Marc Chalom

Alumni Profile

A Made-for-TV Biography

The life of Marc Chalom, BA’73 (T-H), is a tale fit for a biography special on A&E: born overseas; lived in Europe; came to the United States; spread his wings at Fairleigh Dickinson and Channel 13; became a prominent television and Internet executive; and now is raising triplets. Oh yeah, and along the way he also created the acclaimed “Biography” series, which is now the longest-running, single-topic series on television.

In the early 1980s, Chalom was vice president of production operations and on-air productions for Hearst-ABC. It was then, he says, that the series was born of necessity. “In the early stages of cable, audiences were small and programs from the failed networks were picked up by the remaining ones,” he explains. “Hearst-ABC picked up the remnants of documentaries from the Entertainment Channel; we needed to do something with the programs we had sitting on the shelves and started airing the biographies of Kennedy, Hitler, FDR and Churchill. We asked Peter Graves to do the introductions, and a series was born.”

This blend of energy and inventiveness makes Chalom a fascinating biography himself. Born in Egypt, he is the oldest of eight children. His father, Mayer Chalom, came from France and moved the family to various countries. “We grew up speaking French but eventually picked up several more languages, including Italian and Greek,” says Chalom. In 1960, they moved to the United States where, explains Chalom, “I learned English from watching TV. I would literally watch all day until the snow came on at sign-off.”

Having mastered English as a child, Chalom was able to learn business at an early age. “My mom and dad had beach property in Maine not far from the Canadian border, and I started peddling beach clothing, cameras and electronics to Canadian tourists. By the time I went to college, I had so much business experience that I did not need to earn a degree in business,” says Chalom.

Chalom’s parents proved his best teachers. “They taught me how to think for myself; they taught me life is generated through thought. My father believed that every problem has a practical solution,” explains Chalom.

“Dr. Len Saunders (head of FDU’s Honors Program) helped secure an internship for me at the Juilliard Theater at Lincoln Center.”
— Marc Chalom

To pay tribute to his father, Chalom established two scholarships at FDU in memory of Mayer Chalom. One scholarship supports a student in electronic filmmaking, and the other is for a student attending Wroxton College. “My father was a staunch supporter of education and independent thinking. The scholarships are a way to honor my father’s beliefs and reward students who embody those beliefs,” says Chalom.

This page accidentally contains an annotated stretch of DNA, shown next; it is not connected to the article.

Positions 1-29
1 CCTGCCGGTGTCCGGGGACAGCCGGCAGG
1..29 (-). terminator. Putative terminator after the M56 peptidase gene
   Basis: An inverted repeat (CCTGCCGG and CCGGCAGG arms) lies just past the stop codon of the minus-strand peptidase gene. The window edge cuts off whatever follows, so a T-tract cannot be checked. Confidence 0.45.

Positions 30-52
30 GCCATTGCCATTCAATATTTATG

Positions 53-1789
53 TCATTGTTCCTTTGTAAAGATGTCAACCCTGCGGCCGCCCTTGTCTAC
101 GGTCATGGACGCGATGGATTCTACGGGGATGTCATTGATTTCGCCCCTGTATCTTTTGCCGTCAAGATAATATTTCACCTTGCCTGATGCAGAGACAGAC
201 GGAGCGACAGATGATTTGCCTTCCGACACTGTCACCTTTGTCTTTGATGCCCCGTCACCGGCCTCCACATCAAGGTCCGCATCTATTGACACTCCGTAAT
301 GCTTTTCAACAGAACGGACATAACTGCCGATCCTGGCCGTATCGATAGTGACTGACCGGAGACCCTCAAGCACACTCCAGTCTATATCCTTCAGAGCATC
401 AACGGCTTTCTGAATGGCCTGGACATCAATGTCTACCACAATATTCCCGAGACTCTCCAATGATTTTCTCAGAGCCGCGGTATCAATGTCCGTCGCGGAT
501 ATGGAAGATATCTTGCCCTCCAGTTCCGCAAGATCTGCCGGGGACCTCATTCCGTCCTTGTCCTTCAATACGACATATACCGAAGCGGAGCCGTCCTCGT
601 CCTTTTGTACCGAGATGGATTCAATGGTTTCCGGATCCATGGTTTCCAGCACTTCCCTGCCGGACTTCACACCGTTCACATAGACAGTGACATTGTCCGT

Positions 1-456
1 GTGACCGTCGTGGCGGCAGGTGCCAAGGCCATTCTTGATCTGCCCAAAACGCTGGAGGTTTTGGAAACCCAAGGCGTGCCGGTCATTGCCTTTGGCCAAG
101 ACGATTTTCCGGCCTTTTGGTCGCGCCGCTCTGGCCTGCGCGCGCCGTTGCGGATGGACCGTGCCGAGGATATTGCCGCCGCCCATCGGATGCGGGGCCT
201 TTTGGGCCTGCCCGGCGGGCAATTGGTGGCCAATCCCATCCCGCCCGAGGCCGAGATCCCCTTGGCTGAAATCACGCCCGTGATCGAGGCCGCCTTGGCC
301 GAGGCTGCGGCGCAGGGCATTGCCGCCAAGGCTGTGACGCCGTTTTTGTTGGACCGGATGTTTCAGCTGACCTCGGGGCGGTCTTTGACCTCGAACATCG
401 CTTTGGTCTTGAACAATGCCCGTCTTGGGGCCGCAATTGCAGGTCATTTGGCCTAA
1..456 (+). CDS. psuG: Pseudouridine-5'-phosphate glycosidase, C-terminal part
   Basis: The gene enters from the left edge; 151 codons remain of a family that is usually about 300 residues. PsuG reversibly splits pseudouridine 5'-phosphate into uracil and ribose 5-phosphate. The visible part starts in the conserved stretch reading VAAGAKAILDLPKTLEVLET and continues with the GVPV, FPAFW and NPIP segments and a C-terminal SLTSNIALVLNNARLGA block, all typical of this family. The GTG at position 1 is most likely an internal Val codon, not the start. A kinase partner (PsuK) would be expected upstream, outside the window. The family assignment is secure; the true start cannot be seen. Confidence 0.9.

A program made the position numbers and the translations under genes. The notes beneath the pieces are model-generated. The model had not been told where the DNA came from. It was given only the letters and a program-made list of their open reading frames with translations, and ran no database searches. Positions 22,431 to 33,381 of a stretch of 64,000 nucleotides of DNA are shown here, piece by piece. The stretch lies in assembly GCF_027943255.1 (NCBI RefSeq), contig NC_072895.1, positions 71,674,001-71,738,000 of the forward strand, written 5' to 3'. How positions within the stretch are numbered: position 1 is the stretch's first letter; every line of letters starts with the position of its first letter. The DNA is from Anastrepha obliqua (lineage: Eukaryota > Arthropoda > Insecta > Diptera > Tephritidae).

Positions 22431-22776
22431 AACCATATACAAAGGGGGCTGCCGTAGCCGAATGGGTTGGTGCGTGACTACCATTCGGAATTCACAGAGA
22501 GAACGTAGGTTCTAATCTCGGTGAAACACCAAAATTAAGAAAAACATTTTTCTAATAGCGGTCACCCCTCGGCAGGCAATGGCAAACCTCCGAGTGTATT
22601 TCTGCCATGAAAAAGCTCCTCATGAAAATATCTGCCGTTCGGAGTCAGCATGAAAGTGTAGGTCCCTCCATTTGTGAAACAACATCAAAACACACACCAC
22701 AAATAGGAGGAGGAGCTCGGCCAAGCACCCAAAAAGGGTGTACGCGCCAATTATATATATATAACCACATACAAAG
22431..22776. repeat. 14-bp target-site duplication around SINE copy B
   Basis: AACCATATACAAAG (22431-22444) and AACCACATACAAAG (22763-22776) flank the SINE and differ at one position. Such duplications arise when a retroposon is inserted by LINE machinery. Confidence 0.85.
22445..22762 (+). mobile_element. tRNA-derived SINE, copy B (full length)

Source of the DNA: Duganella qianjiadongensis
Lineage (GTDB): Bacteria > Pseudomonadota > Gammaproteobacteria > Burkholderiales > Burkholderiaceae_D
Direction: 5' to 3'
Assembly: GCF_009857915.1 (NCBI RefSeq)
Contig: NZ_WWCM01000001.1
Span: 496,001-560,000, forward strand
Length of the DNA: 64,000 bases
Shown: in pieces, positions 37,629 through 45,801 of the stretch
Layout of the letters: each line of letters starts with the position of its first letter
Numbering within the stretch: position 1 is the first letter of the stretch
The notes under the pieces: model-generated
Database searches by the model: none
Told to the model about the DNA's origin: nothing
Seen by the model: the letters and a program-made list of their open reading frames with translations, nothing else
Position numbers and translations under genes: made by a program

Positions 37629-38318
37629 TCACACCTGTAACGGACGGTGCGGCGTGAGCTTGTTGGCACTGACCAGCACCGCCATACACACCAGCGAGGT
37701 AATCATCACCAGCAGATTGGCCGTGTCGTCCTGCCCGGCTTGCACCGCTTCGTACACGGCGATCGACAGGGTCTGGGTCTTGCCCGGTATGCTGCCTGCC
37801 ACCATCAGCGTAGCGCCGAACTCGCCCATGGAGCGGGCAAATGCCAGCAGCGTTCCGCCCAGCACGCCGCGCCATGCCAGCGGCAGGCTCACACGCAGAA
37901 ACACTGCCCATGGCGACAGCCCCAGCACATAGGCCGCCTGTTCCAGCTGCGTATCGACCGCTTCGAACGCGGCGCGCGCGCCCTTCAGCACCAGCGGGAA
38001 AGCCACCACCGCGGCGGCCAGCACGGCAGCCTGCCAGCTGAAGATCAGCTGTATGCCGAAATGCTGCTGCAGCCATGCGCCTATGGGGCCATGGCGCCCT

Chalom attended FDU’s Wroxton campus for a semester and also was enrolled in the Honors Program. “Dr. Len Saunders (head of FDU’s Honors Program) helped secure an internship for me at the Juilliard Theater at Lincoln Center (New York City).” Chalom, who studied theater and communications at FDU, recalls the University as his “laboratory and playground. I directed a number of plays at Becton Theater; I loved the energy inherent in the theater.”

In graduate school at New York University, Chalom videotaped plays performed in the school theater. “This eventually made me realize that I wanted to concentrate on directing. After graduation, I landed a job as a ‘gofer’ at Channel 13 in New York City,” he says. The entry-level position allowed Chalom to eventually work on quality programming such as “Dance in America” and “The MacNeil-Lehrer Report.” He adds, “Working in various positions — production assistant, location scout, location manager and production manager — made me realize how creative you can be with little money.”

“My goal is to create Internet video and distribution channels by making them a stimulating experience that attracts and rewards visitors to the Web.”
— Marc Chalom

Chalom’s creative juices were further enriched when he worked on “The Children’s Television Workshop.” He then moved onto the Hearst-ABC position and later became vice president of production and programming for Café USA, a company that produced television programming for malls nationwide. That venture led to his latest career move as vice president of programming for, an online video media company that is a subsidiary of the Ampex Corporation. He is responsible for establishing a new group of focused-interest Internet video channels that will complement the company’s existing affiliates. “My goal is to create Internet video and distribution channels by making them a stimulating experience that attracts and rewards visitors to the Web. We want to capture the ‘wow’ factor on the Internet,” he says. “We hope to appear on multiple sites and continue to create new programming with the creation of multiple distribution through syndication.”

Despite his pivotal role creating cutting-edge programming for the Internet, Chalom’s energies are focused mainly on the raising of his three sons. The triplets are active 5-year-olds attending preschool. “I want to pass on to them all that my parents taught me about life.” Since Chalom is multilingual and his wife was schooled in Paris, the Chalom family speaks English and French at home and the boys are bilingual. “With the raising of my children, I get to re-learn everything and see things anew from their perspectives.”

And with Chalom as a role model, A&E could well have three more subjects worthy of “Biography.”

— M.D.

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